Rundheersing Bheenick: A new digital ecosystem for banking?

Address by Mr Rundheersing Bheenick, Governor of the Bank of Mauritius, at the opening of a new branch of AfrAsia Bank, Ebène, 24 October.

The views expressed in this speech are those of the speaker and not the view of the BIS.

Central bank speech  | 
17 November 2014
PDF version
 |  4 pages

It gives me great pleasure to address you this evening on the opening of this avant-garde branch of AfrAsia in Ebène. It is not quite branch-less banking. But it is nothing like any other bank branch in the country. It is a denizen of the new digital ecosystem for banking whose birth pangs we are witnessing.

AfrAsia was the first bank that I licensed on taking office in 2007. In my address, at the inauguration of the bank, when they unveiled their logo, with the taunting tagline "Bank Different", I had observed:

... your business model is your business and the business of your directors, your Chief Executive and your shareholders. It's up to you to ensure that you are profitable. "Bank Different", yes, but "Bank Prudent" as well. "Bank Prudent, Always!" is what I say.

In less than eight years, AfrAsia has turned into a force to reckon with, with assets worth Rs50 billion. It has extended its footprint beyond our borders. On the way, it has garnered a rich harvest of accolades, both locally and internationally.

It is fitting, therefore, that AfrAsia should be revolutionising the staid world of domestic branch-banking, with this modern and digitalised branch, the first one of its kind in Mauritius to be using such state-of-the-art technology. It boasts pioneering digital features, which they have dubbed the three I's - the I-Wall, the I-Table and the I-Display. The thought occurred to me that they have perhaps overlooked the fourth I, I-Location, I for Ideal, to make it the Ideal Location. Indeed, Ebène, also known as our Cybercity, is the right pick for such a pioneering branch. It is ideally located amidst the highest concentration of tech-savvy population in the country. These digital natives will no doubt push AfrAsia to go ever deeper into the world of digital banking.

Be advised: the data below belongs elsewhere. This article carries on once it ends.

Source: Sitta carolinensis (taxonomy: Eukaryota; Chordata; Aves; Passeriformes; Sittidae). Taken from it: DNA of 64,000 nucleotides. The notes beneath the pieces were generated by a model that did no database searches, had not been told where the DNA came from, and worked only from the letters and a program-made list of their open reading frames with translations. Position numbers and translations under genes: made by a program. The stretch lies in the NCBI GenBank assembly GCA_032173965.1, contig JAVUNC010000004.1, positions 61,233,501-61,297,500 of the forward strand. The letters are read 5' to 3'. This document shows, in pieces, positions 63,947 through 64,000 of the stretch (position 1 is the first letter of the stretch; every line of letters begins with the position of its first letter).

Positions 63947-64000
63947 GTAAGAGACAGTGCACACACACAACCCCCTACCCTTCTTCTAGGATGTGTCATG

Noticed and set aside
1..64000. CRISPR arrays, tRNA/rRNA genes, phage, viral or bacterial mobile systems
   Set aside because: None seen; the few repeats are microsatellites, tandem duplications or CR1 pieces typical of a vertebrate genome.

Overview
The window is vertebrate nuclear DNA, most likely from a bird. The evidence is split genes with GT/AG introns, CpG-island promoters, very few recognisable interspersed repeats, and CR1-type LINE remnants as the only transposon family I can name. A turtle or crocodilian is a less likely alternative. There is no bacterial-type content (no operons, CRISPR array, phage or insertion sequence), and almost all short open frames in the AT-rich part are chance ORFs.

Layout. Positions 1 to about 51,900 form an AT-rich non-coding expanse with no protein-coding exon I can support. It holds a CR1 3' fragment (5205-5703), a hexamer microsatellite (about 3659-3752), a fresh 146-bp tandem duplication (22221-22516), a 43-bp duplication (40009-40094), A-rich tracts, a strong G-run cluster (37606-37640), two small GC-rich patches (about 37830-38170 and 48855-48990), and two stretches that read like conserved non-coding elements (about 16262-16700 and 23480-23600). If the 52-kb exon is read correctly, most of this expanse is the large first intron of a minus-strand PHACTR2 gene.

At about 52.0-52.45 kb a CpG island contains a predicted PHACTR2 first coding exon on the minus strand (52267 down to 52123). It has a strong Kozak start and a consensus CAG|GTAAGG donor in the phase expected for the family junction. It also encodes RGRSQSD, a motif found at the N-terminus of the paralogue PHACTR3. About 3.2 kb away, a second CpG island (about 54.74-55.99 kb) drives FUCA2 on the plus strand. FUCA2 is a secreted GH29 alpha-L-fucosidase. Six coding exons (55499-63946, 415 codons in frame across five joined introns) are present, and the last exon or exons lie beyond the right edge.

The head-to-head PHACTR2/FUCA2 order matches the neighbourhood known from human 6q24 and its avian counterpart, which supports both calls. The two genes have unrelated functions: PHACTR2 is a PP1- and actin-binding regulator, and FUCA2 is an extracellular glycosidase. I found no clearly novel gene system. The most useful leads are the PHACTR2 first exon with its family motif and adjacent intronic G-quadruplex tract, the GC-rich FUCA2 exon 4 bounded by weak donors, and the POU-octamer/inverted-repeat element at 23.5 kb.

So congratulations to you, the management team of AfrAsia, for this innovative move! I secretly nurse the hope that where AfrAsia leads today, others will follow, fast on their heels, keen to compete away any momentary advantage resulting from this move.

Age of digitalisation

Banking is in a state of flux. This has little or nothing to do with the financial crisis that has rocked the industry and put both banks and regulators on the firing line. It is the result of the continuing digital revolution, building successively on the transistor, the microchip, faster and more powerful computers, broadband connectivity, cloud computing, smartphones and other communication devices. The media and entertainment industries have borne the brunt of the digital revolution so far. It may now be the turn of the banking and payments sector to benefit from a similar radical transformation. Paul Volcker, former Chairman of the US Federal Reserve, once said that the last truly great financial innovation was the invention of the ATM: "It really helps people, it's useful." What would he say about what we are unveiling today? This goes beyond cash and payment transactions of the ATM, and transforms the entire banking experience.

Conditions are certainly ripe for such a transformation here in Mauritius. With a mobile phone penetration rate of 121%, of which 35 to 40% are smartphones, mobile banking is set to lead the way and take us to the Brave New World of digital banking.

Customer behaviour and expectations

What is driving this transformation in the delivery of banking services? Pressure to lower the costs of financial intermediation is obviously a powerful driver. Changing consumer behaviour and higher, more demanding, expectations are even stronger push factors. The biggest driver is, of course, technology. The digital ecosystem, now in the making, can disrupt - and even dislocate - myriad activities, traditionally dominated by banks.

How are banks responding to this?

The banking industry finds itself in the delicate position of the proverbial cat on the hot tin roof. It stands on a "burning platform", red-hot with technological innovation, and attracting intense competition from mobile operators, internet companies, and many others occupying adjoining space. Bankers must not only defend their territory but also need to venture out to take on their nimble challengers. Their long-term survival depends on how well they respond to the growing expectations of consumers. As consumers become more confident in the use of the full range of current digital banking offerings, banks must be constantly on the lookout to offer products more tailored to individual needs. In the process, banks need to re-engineer outdated approaches and procedures: they must re-invent themselves to adapt to the new digital ecosystem.